EPA Registration

Public Health Registration

EPA-Public Health Registration applies to antimicrobial products intended to control pathogens that could be detrimental to public health.  In order to obtain the first EPA public health registration for a touch surface material, antimicrobial copper alloys had to demonstrate efficacy under rigorous, EPA-approved test protocols carried out in an EPA approved and audited independent third party commercial testing laboratory.   Three test protocols were developed to test antimicrobial copper alloys ability to kill bacteria* that cause infections.  A description of the testing is provided below.

Required Testing for Regulatory Approval

The three EPA approved Good Laboratory Practice (GLP) test protocols used to register antimicrobial copper with public health claims are:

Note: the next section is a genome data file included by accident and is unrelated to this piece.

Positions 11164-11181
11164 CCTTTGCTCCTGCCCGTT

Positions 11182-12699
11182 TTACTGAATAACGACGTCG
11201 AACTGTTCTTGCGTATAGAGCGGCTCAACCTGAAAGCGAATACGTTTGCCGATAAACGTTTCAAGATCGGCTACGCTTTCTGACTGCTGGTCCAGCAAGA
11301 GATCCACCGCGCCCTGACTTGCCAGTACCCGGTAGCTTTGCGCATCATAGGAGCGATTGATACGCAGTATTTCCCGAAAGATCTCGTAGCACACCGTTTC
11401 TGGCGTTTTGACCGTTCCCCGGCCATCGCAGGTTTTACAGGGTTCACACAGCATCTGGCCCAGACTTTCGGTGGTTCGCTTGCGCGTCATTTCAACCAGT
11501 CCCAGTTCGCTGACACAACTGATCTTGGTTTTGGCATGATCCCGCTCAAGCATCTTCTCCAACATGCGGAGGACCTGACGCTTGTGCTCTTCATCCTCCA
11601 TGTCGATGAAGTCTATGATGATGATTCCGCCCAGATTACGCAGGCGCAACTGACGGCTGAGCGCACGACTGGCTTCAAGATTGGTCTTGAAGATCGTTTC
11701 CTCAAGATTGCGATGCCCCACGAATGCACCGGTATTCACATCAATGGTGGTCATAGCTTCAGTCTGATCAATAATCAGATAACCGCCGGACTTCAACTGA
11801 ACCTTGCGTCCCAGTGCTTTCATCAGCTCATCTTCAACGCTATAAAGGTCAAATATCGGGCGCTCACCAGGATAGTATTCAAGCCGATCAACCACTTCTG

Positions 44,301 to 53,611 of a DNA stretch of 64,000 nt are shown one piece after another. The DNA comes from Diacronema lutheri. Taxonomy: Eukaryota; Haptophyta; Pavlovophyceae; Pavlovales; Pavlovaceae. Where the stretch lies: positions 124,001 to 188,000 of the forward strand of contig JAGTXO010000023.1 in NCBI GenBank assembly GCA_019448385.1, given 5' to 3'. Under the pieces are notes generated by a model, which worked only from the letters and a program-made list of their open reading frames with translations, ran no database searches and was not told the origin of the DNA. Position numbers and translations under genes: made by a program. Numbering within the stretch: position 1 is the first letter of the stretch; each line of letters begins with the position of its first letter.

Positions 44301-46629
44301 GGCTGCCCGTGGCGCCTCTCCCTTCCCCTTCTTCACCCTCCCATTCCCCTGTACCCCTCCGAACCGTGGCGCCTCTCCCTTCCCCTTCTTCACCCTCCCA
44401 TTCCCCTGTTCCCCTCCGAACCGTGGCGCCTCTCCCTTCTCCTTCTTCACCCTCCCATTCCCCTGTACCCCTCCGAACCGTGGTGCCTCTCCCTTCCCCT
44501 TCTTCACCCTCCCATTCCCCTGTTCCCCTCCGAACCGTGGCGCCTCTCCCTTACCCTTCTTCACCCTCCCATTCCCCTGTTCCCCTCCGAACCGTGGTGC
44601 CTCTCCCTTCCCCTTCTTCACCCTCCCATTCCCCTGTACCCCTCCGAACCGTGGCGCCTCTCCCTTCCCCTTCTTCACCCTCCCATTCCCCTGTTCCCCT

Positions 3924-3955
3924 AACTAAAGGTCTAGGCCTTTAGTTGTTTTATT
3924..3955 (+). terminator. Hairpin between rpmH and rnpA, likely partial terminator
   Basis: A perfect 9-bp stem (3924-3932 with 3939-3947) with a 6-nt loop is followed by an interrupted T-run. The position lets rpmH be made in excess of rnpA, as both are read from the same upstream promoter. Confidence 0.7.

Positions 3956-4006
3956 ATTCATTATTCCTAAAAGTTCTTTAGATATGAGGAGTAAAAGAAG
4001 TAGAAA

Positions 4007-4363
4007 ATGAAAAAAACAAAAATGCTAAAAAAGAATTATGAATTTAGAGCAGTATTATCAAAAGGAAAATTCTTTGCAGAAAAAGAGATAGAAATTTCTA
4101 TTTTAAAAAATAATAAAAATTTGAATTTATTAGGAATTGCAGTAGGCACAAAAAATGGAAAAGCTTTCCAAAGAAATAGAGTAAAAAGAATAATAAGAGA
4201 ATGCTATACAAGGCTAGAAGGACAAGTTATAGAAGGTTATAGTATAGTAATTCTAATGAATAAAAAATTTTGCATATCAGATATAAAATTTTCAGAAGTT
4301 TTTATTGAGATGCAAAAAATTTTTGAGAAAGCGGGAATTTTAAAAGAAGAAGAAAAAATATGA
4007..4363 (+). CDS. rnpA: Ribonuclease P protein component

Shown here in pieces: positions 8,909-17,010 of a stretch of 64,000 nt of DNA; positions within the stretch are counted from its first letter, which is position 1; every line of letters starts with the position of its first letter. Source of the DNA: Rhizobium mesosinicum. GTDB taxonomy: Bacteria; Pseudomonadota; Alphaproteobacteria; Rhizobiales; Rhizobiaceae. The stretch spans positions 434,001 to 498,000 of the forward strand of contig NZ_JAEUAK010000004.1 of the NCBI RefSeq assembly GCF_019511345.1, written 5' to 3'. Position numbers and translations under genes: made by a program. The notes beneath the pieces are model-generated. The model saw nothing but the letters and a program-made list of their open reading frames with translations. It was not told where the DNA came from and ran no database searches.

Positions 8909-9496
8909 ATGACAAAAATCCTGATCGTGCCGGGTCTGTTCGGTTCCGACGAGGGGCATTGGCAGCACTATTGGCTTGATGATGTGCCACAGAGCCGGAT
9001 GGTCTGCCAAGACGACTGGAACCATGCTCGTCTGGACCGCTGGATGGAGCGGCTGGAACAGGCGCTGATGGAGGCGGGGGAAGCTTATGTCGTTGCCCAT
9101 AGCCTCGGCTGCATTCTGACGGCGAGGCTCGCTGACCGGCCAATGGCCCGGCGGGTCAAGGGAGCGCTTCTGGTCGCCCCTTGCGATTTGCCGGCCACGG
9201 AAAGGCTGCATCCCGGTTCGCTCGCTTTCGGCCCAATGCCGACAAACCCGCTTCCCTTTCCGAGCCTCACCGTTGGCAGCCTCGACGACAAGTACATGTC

1.  Efficacy as a Sanitizer - which measures viable bacterial count after two hours. 

2.  Residual Self-Sanitizing Activity - which measures bacterial count before and after six wet and dry wear cycles during which bacteria are added in a standard wear apparatus. 

3.  Continuous Reduction of Bacterial Contaminants - which measures bacteria after inoculating an alloy surface eight times in a 24-hour period without intermediate cleaning or wiping

The Antimicrobial Copper Action Network - Location is in the United States, and serving the Globe:

Contact us at:  cu.microbes@gmail.com

*EPA required statement:  Laboratory testing shows that, when cleaned regularly, antimicrobial copper surfaces kill greater than 99.9% of the following bacteria within 2 hours of exposure: MRSA, VRE, Staphylococcus aureus, Enterobacter aerogenes, Pseudomonas aeruginosa, and E. coli O157:H7. Antimicrobial copper surfaces are a supplement to and not a substitute for standard infection control practices and have been shown to reduce microbial contamination, but do not necessarily prevent cross contamination or infections; users must continue to follow all current infection control practices.


All EPA related statements on this website apply to the U.S. market and audiences only.​ 

For locations outside of the U.S., local regulatory guidelines should be consulted and followed.